SVS PC-4000 Subwoofer Review Page 2

My reference system has four subwoofers: the SVS PC-Ultra, a 15-inch Hsu Research VTF-15H MK2, and dual 10-inch JL Audio Fathom f110 cabinets, all of which have been painstakingly calibrated using a miniDSP along with the freeware software Room EQ. For this review, I initially ran the PC-4000 by itself with no equalization applied, but I ultimately employed the Anthem Room Correction (ARC) from my AVM 60 pre/pro. Since my room is treated, the before and after graphs were quite similar, but the room correction helped with a slight dip in the 35-Hz range. [Ed. Note: Readers should observe that our quasi-anechoic measurements showed a dip in output for the sub in this range that may have contributed, though it should be easily corrected with the sub’s onboard EQ. See Test Bench.—RS]

I performed all of my testing in the sub’s Standard mode, but SVS provides port plugs that let you adjust the tuning to your liking. Plugging one port—and changing a parameter in the SVS app—places the sub in Extended mode. This means it will have greater output below 20 Hz but less maximum output versus Standard mode. If you seal all three ports, the response below 35 Hz is reduced in level, but the bass is a bit tighter and more controlled. If I were using this sub for music only, sealed would be my preference. For movies, however, it would be a toss-up between Standard (more output) and Extended (deeper bass extension). Bear in mind that every mode works well with all types of content, so which you choose is a matter of your environment, preferred listening levels, and how you like your bass to sound.

418svssub.rem.jpgAin’t That a Kick
Auditioning subwoofers is among my top things to do. (I’ve found, however, that my wife and dog don’t seem to appreciate deep-bass-pounding scenes played back at reference levels. I just don’t get it.) Fortunately, there’s a plethora of movies offering demo-worthy moments that highlight a sub’s ability to dig deep and play loud.

By far my favorite Michael Bay film is 13 Hours, which tells the story of the survivors from the Benghazi attack. Whether or not you agree with the movie’s subtle political undertones, the Blu-ray is well worth watching for its kick-ass Dolby Atmos soundtrack. Sure, the overhead effects are great, but the bass response is what really sets it apart. The final assault on the CIA annex has it all: gunshots, including both small arms and pulsating 50-caliber weapons, and mortar rounds, which generate the most bass response. The PC-4000 met every expectation I had for this movie. I could not only hear the impact of the bass but also feel it as the subterranean sound shook my room on its raised foundation. Hearing a 50-caliber machine gun is impressive enough, but feeling every shot as if you were there is what makes watching movies in a capable home theater truly special. The pounding mortars were icing on the cake.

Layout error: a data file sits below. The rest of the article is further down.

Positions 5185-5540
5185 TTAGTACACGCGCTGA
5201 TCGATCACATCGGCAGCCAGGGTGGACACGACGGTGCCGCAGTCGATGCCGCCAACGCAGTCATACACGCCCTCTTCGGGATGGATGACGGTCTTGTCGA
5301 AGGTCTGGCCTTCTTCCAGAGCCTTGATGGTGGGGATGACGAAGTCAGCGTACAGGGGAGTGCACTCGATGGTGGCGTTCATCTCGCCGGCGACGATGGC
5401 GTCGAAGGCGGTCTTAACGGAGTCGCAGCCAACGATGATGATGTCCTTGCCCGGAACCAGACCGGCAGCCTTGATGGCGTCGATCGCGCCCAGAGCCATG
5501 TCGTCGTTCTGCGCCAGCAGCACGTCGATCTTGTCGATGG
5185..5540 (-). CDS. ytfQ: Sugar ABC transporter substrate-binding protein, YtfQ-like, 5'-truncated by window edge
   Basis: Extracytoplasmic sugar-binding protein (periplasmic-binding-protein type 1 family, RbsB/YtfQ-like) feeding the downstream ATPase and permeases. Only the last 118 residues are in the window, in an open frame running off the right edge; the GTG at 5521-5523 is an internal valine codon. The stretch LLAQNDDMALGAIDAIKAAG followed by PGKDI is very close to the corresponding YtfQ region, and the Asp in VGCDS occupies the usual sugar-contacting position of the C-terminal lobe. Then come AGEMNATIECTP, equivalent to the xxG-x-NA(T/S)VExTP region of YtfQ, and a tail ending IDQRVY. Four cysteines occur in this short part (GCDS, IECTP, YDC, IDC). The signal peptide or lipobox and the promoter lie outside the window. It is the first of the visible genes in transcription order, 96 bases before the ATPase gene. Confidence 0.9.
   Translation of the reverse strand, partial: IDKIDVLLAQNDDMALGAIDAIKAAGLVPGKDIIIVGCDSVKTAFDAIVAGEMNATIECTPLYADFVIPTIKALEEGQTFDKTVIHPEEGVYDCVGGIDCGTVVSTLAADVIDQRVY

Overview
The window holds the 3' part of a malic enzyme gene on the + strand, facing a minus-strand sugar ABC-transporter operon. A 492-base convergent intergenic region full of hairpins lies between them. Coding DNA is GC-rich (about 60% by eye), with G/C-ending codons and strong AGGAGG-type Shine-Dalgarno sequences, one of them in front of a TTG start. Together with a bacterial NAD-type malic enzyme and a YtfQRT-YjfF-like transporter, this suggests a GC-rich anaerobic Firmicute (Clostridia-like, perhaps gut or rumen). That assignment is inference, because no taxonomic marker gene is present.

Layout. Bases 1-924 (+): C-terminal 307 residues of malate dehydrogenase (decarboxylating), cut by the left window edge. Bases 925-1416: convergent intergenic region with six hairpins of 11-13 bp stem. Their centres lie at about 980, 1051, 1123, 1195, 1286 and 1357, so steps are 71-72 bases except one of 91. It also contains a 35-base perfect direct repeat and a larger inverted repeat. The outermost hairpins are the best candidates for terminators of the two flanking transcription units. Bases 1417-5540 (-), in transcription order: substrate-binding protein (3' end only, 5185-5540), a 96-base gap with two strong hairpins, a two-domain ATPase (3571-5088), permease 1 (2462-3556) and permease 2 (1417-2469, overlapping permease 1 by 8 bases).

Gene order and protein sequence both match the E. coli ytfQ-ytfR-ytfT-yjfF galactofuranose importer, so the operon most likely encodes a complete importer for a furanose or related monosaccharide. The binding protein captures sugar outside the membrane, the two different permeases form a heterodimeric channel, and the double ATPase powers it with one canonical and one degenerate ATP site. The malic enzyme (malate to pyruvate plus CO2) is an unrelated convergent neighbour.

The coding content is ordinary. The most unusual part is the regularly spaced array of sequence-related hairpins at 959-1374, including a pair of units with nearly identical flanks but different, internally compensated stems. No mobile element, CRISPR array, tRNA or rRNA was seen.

Keeping the battle theme alive, I watched the Ultra HD Blu-ray of Hacksaw Ridge, which was my personal pick for Best Picture of 2016. It’s the story of a true American hero who put his life in harm’s way to save 75 men in World War II during the Battle of Okinawa, while never carrying a firearm, due to his religious beliefs. Before his company’s initial foray, battleships off the coast launch a barrage of shells from their massive 16-inch guns in order to soften up the well-fortified Japanese units. Once again, the PC-4000 flexed its muscles with deep, pounding bass response. Every cannon blast hit with such force that I could literally feel the impact in my chest. Man, I love bass!


Hans Zimmer: Live in Prague is the newest addition to my Blu-ray library, and its bass-infused Dolby Atmos mix is outstanding. The concert features various selections from his movie scores, including excerpts from Gladiator, Inception, and the Pirates of the Caribbean series. “What Are You Going to Do When You Are Not Saving the World?” from Man of Steel is one of the best tracks on the disc, as it engages the full orchestra, especially the bass section. The PC-4000 mated perfectly with my M&K Sound S-150 satellite system as the Blu-ray dipped below 80 Hz. Zimmer loves his drums, cellos, and bass, so a sub- woofer that’s up to the task is a must- have. The bass response here was taut; drum notes didn’t linger, and their natural reso- nance was repro- duced faithfully.

Two Are Better Than One
As you can tell, I really like the PC-4000. Of course, it’s about 8 inches taller than my reference subwoofer—and with the upgraded internals, its output is greater, and it can dig deeper. This was particularly noticeable on tracks that dip below 18 Hz—bass that’s felt, not heard. And setting up this sub is much easier, given its remote and its handy phone/tablet app.

My only gripe is that I wish SVS would have supplied a mic and software (or app) to allow use of the built-in PEQ without having to tap a third-party software solution or to manually build your own curves with the assistance of an SPL meter and a spreadsheet. Granted, this would add to the cost, and it may not be neces- sary for many users, given how good the room correction software is in most AVRs these days. That nitpick aside, this is one fantastic subwoofer, and if floor space is an issue for your system, it’s well worth audi- tioning using SVS’s 45-day in-home trial. Better yet, get two to enjoy effortless-sounding output and more even coverage in your listening environment. Highly recommended.

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